General Motors and Ford Motor Co. on Tuesday reported lower U.S. vehicle sales for February, forcing them to cut production as they lost more market share to foreign rivals.
GM and Ford, which both started the year with swollen inventories of unsold cars and trucks, were hurt in February by double-digit declines for many of their mid- and full-sized sport utility vehicles. The segment has suffered from high U.S. gasoline prices, as well as growing competition from car-based or so-called crossover SUVs, analysts say.
Chrysler was buoyed by the success of new products including its brassy 300 series sedan. DaimlerChrysler AG posted a 5.5 percent sales increase, largely because its U.S. unit posted an 8 percent gain in February sales.
Toyota Motor Corp. said February sales rose 11.1 percent, boosted by strong results for its redesigned Avalon sedan and a 120 percent surge in sales of its gas-electric Prius hybrid mid-size sedan. Sales if its Tundra full-sized pickup truck also were up sharply.
The seasonal annual adjusted rate for February was 16,412,343, according to the Automotive News Data Center.
General Motors posted a 12.7 percent drop in U.S. vehicle sales for February. Automotive News Data Center results include GM's Saab brand.
"The bottom line for us is February was a tough month," said Paul Ballew, executive director of global market and industry analysis at GM. "I would describe February as disappointing and below our expectations."
GM's slump prompted it to cut planned North American production, already down about 9 percent, by another 3 percent. The world's largest automaker also said it planned to build 1.25 million vehicles in North America in the second quarter, down about 10 percent from output in the year-earlier period.
Ford said sales dropped 2.9 percent, as stronger sales for its new car lineup failed to offset double-digit declines for many of its sport utility vehicles and its key F-Series pickup trucks. The F-Series pickup, which accounts for a huge chunk of Ford's automotive profit, posted an 11 percent drop in sales compared with February 2004 while the Ford Explorer SUV saw its sales drop 19 percent. Automotive News Data Center results include Volvo, Jaguar and Land Rover.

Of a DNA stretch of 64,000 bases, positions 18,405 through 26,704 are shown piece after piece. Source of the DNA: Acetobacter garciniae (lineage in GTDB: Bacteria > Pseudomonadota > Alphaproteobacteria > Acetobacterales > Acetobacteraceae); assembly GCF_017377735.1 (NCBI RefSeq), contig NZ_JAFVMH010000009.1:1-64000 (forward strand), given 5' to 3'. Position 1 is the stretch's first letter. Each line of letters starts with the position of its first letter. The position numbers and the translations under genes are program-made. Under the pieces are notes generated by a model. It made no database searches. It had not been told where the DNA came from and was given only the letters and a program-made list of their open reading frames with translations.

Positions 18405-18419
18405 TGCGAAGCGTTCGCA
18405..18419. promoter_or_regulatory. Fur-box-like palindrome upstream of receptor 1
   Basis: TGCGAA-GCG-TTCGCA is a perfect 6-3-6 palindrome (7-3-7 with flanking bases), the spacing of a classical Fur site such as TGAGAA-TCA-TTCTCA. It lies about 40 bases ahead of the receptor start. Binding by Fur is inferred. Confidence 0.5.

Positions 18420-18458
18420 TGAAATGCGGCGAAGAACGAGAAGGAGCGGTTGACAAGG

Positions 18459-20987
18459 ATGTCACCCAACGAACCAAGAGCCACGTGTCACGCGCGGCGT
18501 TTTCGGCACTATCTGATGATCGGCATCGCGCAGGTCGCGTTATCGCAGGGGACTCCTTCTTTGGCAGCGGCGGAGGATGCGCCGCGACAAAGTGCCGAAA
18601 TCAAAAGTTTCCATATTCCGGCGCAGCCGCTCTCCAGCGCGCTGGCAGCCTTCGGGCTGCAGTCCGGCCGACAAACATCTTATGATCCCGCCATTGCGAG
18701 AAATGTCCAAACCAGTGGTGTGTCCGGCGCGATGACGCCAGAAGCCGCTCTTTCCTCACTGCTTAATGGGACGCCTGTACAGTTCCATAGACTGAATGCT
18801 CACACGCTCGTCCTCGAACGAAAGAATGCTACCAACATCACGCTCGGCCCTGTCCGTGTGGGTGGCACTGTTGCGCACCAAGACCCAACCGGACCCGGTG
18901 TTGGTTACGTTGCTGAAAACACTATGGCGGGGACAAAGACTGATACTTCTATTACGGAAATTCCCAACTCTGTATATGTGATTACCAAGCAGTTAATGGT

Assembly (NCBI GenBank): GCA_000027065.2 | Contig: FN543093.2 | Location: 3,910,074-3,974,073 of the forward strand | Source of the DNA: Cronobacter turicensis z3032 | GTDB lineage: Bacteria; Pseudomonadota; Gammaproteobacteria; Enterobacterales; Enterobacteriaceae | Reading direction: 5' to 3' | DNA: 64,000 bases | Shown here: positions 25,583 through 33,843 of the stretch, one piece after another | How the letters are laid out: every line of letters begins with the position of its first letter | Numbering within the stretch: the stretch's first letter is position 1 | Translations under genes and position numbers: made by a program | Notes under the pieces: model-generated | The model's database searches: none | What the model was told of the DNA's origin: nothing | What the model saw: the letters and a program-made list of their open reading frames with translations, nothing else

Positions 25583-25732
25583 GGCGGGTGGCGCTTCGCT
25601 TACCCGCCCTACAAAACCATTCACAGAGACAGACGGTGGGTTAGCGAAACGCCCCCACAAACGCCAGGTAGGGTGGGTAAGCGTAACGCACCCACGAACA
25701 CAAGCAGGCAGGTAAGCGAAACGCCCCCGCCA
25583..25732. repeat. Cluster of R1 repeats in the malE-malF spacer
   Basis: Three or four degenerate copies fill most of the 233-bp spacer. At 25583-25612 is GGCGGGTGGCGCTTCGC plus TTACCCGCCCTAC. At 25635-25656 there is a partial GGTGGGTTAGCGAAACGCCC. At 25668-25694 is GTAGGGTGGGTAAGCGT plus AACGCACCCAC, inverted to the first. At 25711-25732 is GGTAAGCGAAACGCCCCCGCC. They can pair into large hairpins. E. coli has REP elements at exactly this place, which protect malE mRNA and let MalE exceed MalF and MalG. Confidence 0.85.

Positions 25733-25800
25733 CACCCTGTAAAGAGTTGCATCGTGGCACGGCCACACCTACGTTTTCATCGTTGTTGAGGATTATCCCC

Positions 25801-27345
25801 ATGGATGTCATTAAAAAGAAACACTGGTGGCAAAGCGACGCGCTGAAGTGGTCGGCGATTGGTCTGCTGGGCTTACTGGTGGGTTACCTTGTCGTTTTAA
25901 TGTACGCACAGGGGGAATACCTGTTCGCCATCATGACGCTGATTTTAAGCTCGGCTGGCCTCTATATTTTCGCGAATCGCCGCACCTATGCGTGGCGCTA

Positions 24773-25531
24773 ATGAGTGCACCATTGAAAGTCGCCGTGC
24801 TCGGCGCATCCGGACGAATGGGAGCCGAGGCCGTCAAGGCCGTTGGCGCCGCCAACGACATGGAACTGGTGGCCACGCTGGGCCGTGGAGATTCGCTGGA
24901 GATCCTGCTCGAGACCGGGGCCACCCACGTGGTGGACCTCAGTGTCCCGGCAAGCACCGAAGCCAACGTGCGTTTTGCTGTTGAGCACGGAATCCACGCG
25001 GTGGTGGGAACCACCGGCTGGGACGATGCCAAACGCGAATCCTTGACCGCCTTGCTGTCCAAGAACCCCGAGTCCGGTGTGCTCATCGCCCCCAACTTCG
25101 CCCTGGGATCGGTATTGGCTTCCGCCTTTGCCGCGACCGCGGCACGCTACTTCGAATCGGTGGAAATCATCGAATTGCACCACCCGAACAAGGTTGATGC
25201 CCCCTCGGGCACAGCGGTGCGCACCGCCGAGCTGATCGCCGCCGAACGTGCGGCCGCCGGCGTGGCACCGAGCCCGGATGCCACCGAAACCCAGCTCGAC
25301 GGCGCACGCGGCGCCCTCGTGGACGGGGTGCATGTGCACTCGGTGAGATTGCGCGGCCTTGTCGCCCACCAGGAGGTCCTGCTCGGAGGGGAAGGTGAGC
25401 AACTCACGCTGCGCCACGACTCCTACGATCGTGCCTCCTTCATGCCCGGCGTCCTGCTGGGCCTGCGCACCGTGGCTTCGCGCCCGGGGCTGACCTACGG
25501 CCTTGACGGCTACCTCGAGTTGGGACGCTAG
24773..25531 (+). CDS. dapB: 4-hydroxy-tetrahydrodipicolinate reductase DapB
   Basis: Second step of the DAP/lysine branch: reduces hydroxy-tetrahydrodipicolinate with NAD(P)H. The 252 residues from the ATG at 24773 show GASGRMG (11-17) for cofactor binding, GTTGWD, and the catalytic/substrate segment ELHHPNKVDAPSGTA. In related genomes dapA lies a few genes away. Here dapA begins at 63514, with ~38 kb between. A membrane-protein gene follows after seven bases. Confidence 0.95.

Ford said it was cutting first-quarter North American production by another 10,000 vehicles, or just under 1 percent. It also said it would produce about 940,000 cars and trucks in North America in the second quarter, down 1.2 percent from the second quarter last year.
Mazda, which is partially owned by Ford, recorded a sales increase for February of 2 percent. Porsche sales rose 7.7 percent, Subaru sales increased 7.2 percent and Suzuki sales rose 17.6 percent. Isuzu and Mitsubishi saw sales plummet by 38.5 percent and 39.5 percent respectively.
Hyundai and Nissan continued their sales climb in February, with a 15.4 percent and 10.1 percent gains respectively. Honda U.S. sales declined 7.2 percent for the month. Volkswagen sales also fell 6.2 percent.
|Feb.||Feb.||Pct.||2 mos.||2 mos.||Pct.|
|Ford Motor Co.***||253,281||260,976||–2.9%||453,943||490,212||–7.4%|
|Numbers in this table are calculated by Automotive News based on actual monthly sales reported by the manufacturers and may differ from numbers reported elsewhere. |
Source: Automotive News Data Center
Note: Other includes estimates for Ferrari, Lamborghini and Lotus
*Includes Mini and Rolls-Royce
***Includes Aston Martin, Jaguar, Land Rover and Volvo
Includes Honda Division and Acura
Includes Hyundai and Kia
Includes Nissan Division and Infiniti
Includes Toyota Division and Lexus
Includes VW, Audi and Bentley